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Re: Moving from Thunderbird to Emacs for mail and calendar
Re: Moving from Thunderbird to Emacs for mail and calendar
Sun, 25 Oct 2009 07:12:44 -0600
Gnus/5.13 (Gnus v5.13) Emacs/23.1.50 (gnu/linux)
address@hidden (David Combs) writes:
> A top-post: Here, someone went from Thunderbird (gui, etc)
> to emacs, showing what he had to do to succeed.
> (I include it all this once, so if expired for you, is
> newified again.)
> Question: I use mutt on my isp-shell-account, and like it,
> and use .1% of its capability (I think, so powerful is it).
> Has anyone switched from mutt to emacs (temporarily or not)?
This particular thread diverged later back into discussing GNUs again,
so I thought I would provide an update to what I wrote below as I've
changed a few things around and am still working through some problems.
After running for two months I got a boatload of very large
multi-megabyte attachments from several people, and also accumulated a
lot of mail in my mbox folder (>120MB). Gnus got slow.
I sat down and finally figured out most of how to get maildir working,
and switched to that. (Later on I figured out how to get emacs maildir
co-exist with imap maildir, but I have not switched to that yet.)
That, after 2 months is getting slow, but I have not (yet)
implemented expiry the way that I want it to work, and I have high hopes
that once that works things will be better. Also I plan to throw
hardware at the problem (an intel flash drive) in the fairly near
Also, I am trying to learn enough about emacs to profile gnus. Perhaps
it can be made more co-operatively multitasking - or some of the
threaded emacs work going on elsewhere will prove fruitful.
The slowest thing in my setup right now is not mail but news, as I
turned on nocem support. That takes a very long time to filter the
news in emacs. I finally bit the bullet and installed a real news server
(inn), which turned out to not be the huge hassle that I remember it to
be. With that, nocem support can happen as the feed arrives, not as it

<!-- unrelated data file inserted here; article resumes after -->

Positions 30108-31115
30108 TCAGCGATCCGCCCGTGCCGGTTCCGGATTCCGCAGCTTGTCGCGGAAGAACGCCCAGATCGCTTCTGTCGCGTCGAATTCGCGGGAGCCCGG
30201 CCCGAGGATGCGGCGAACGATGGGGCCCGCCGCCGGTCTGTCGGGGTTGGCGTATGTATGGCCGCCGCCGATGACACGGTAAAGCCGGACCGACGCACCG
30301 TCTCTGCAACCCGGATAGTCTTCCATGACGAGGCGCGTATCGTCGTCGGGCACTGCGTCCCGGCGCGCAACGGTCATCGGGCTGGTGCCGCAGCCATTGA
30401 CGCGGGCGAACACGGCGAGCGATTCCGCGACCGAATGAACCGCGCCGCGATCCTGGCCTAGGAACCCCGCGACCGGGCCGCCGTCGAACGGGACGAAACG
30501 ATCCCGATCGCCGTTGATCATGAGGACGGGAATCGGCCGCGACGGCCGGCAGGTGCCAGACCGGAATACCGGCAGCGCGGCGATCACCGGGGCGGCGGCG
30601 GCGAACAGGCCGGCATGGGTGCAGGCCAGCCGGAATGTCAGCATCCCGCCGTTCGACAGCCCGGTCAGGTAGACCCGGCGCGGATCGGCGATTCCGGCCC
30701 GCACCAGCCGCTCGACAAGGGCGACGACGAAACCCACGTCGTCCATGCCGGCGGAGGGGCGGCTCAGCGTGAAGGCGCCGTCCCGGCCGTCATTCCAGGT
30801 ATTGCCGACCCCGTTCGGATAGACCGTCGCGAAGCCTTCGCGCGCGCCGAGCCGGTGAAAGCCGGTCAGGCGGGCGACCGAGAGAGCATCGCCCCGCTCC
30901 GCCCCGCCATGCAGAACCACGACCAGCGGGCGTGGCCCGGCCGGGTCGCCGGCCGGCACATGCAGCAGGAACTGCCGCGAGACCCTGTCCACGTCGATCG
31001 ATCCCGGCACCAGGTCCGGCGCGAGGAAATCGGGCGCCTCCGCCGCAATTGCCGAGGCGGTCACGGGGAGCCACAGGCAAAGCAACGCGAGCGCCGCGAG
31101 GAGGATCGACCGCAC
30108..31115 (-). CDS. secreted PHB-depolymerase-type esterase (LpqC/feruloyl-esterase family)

is read, and I gain local newsgroups again.
Where I'm eventually going with this is developing a 300mw (milliwatt!)
mail and news server, several blog posts on that can be found at:
(As is usual with blogs, it helps to read them in reverse order)
Attachments are a real problem. I'll argue that they ended up occupying
over 90% of my slowest mailboxes and it is completely unnecessary to
keep them in email format once read. I hope to get around to writing
some sort of sane procmail filter that will strip out the attachment on
incoming and save it somewhere sane (saving me a decision step, anyway)
and insert an url to where it ended up.
As I wrote below, the advantages of running out of Emacs itself (typing
with less pain!) for me outweigh the problems with speed and
I did, while converting to maildir, try mutt. I liked it, but leaving my
abbrevs and shortcuts for it simply wasn't in the cards.
I have no opinion on the other mail readers for emacs.
Some more comments below.
>>I just switched from Thunderbird to GNUS. It's taken me a month to get
>>truly happy with it (about 29 days longer than I wanted to spend) and I
>>still have some things left to do, but overall I'm glad I made the
>>To this end I made some compromises and changes to my assumptions in
>>order to work with how gnus actually worked. Also, my solution is very
>>linux specific, and not relevant, really to what you were asking about,
>>but I gotta write this up somewhere....
>>After fighting with postfix + dovecot, sieve, imap, gnus, and Maildir
>>formats for several days, I gave up, and switched to postfix, procmail
>>and mbox format, abandoning even the thought of imap.
>>I did several unusual things, few of which were GNUS specific, (although
>>gnus made me do it because I could not get maildir working) but perhaps
>>folks would find these alternatives interesting. I evaluated mh, gnus,
>>and mews and settled on gnus as being the closest in mindset for what I
>>wanted "(set bugs off (do what I am thinking))"
>>1) I adopted IPv6 for my email requirements, coupled with ca-cert
>>certificates for authentication. This gives me a static IP address and
>>real AAAA record in DNS so I can actually receive mail on my laptop's
>>tunnel, wherever I am, via my stably connected secondary mx host, and I
>>can send/receive mail directly to anyone running IPv6 on their mailhost
>>(I've only seen bsd.org and isc.org have that turned on), or via that
>>secondary mx exchanger.
>>The certs get rid of sasl which I always thought was a hassle anyway.
The ipv6 mail exchanger thing is working great, and several of the lists
I read (notably debian) connect directly to me now, without going
through intermediaries. I also got my backup mx server to run on a tiny
power sipping arm box, which is pretty cool (see the pocobelle blog
posts linked above)
>>2) Instead of IMAP I am just opening emacs frames on other X displays,